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Licensing conditions – be careful what you agree to

We were promised that the Licensing Act 2003 would herald a 'light touch' approach to the regulation of the sale of alcohol and the provision of entertainment.

As we reflect on the past ten years, is this what we’ve ended up with? Sadly, the answer has to be no – and some of this is to do with the imposition of licensing conditions.

What is causing problems?

The way in which licensing applications are dealt with can vary dramatically in different parts of the country.

This is partly due to what many in the industry see as unhelpful and often unjustified regional variations and interpretation of not only the Licensing Act 2003 but also the attitude towards licensing conditions that has developed.

Operators keen to secure a licence are often tempted to bite their lip and agree to conditions that the law says shouldn’t be on their licences.

However, it is often forgotten in the rush to obtain a licence that a condition creates a risk since failure to comply can lead to a prosecution or review.

What conditions should operators agree to?

Conditions should only ever be agreed to that are, in the words of the law, “appropriate, proportionate and necessary”.

They should be relevant to the individual premises and not “cut and pasted” from a schedule of standard conditions.

Above all, they should make sense and relate only to the licensable activities applied for. They should never be used as an exercise in micromanaging a licensed business.

Ultimately, it should be about assisting the premises licence holder in promoting the licensing objectives. You do not have to accept conditions just because they are what the Police or others prefer.

What is Ward Hadaway’s experience in this?

At Ward Hadaway, we submit, on average, three new premises licence applications throughout the country every week. Very rarely does a week go by without us having to resist the imposition of conditions which go far beyond that which is contemplated by the Act and the Guidance.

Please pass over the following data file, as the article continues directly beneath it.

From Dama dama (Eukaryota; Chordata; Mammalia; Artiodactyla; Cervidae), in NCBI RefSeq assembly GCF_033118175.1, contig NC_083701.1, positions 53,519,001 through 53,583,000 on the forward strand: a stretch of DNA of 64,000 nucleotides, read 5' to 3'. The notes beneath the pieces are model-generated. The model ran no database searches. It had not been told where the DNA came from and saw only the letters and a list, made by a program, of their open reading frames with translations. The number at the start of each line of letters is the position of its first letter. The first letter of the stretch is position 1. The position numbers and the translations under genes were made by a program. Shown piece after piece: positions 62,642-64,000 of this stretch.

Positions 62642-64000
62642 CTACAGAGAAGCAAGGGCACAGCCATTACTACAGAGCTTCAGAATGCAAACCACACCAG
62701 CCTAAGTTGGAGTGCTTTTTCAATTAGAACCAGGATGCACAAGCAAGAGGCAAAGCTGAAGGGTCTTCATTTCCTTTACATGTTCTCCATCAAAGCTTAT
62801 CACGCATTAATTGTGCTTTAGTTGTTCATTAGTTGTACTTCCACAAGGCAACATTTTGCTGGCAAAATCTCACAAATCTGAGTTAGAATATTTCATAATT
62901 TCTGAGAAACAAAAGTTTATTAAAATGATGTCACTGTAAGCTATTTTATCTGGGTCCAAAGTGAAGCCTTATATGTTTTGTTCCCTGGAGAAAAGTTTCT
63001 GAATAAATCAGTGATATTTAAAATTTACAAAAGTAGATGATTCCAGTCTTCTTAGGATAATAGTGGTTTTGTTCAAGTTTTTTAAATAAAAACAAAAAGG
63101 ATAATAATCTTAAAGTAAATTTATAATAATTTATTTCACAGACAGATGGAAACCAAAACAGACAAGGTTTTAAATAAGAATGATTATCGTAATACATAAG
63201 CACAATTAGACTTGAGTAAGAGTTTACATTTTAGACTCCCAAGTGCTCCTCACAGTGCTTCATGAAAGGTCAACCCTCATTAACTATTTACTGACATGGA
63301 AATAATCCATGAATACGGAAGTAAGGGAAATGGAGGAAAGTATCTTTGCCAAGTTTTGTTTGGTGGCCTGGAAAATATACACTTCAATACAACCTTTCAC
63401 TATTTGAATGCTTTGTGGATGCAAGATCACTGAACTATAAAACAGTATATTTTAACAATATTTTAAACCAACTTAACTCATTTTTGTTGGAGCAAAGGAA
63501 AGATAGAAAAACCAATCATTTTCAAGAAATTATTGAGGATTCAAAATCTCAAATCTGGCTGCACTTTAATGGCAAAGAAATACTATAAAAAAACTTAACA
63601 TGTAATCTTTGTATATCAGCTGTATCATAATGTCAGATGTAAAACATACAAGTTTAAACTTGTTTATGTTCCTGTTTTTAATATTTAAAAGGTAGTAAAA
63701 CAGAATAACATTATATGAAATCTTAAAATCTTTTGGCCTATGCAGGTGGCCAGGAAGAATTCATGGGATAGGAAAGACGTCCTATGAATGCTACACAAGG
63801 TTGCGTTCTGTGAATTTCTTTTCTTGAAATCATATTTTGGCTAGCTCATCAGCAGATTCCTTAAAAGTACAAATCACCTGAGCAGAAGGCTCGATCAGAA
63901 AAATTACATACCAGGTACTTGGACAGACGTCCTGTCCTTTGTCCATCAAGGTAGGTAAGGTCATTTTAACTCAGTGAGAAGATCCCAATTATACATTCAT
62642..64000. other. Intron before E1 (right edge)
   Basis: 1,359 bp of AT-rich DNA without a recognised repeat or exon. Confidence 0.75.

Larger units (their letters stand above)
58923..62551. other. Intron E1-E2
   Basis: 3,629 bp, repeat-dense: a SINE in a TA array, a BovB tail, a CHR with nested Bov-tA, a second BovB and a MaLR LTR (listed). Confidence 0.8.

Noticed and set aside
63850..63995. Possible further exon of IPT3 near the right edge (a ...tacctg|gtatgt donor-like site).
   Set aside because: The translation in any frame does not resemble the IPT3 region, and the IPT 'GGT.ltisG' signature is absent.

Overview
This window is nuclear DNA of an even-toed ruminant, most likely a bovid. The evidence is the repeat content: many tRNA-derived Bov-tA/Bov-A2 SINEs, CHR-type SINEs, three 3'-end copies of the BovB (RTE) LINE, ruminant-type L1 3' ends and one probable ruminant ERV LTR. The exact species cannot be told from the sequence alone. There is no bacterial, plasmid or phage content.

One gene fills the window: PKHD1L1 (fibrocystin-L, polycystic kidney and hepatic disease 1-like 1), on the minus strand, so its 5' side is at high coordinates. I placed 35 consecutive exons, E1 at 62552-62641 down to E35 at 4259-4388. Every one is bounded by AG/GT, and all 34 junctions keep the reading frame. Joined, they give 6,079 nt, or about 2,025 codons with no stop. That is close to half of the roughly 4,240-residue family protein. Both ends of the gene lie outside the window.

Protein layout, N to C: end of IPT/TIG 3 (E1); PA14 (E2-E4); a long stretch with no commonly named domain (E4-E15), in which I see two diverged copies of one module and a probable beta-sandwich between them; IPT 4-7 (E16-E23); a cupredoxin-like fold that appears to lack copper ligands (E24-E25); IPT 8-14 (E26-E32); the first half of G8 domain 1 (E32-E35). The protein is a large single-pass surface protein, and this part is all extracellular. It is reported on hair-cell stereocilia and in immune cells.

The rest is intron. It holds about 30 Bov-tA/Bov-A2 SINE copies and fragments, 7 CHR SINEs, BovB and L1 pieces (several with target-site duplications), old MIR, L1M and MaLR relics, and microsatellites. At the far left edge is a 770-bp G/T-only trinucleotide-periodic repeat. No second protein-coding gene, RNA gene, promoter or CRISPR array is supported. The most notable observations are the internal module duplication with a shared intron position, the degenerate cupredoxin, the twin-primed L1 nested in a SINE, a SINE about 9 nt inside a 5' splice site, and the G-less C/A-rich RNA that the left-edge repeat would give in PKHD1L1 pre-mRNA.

Without a robust change in approach, the licensing trade may find itself in danger of being overwhelmed by conditions that go far beyond what the law contemplates. This is particularly so with the increased influence of public health considerations on licensing application decisions.

What should operators do?

Operators should think carefully about conditions which are being attached to their licences and not automatically agree to them, otherwise in some cases they could find themselves trying to abide by effectively unworkable restrictions.

How can Ward Hadaway help?

We have years of experience in advising on licence applications and on contesting conditions looking to be imposed on licences.

For more information on how we can help, please get in touch.

Please note that this briefing is designed to be informative, not advisory and represents our understanding of English law and practice as at the date indicated. We would always recommend that you should seek specific guidance on any particular legal issue.

This page may contain links that direct you to third party websites. We have no control over and are not responsible for the content, use by you or availability of those third party websites, for any products or services you buy through those sites or for the treatment of any personal information you provide to the third party.

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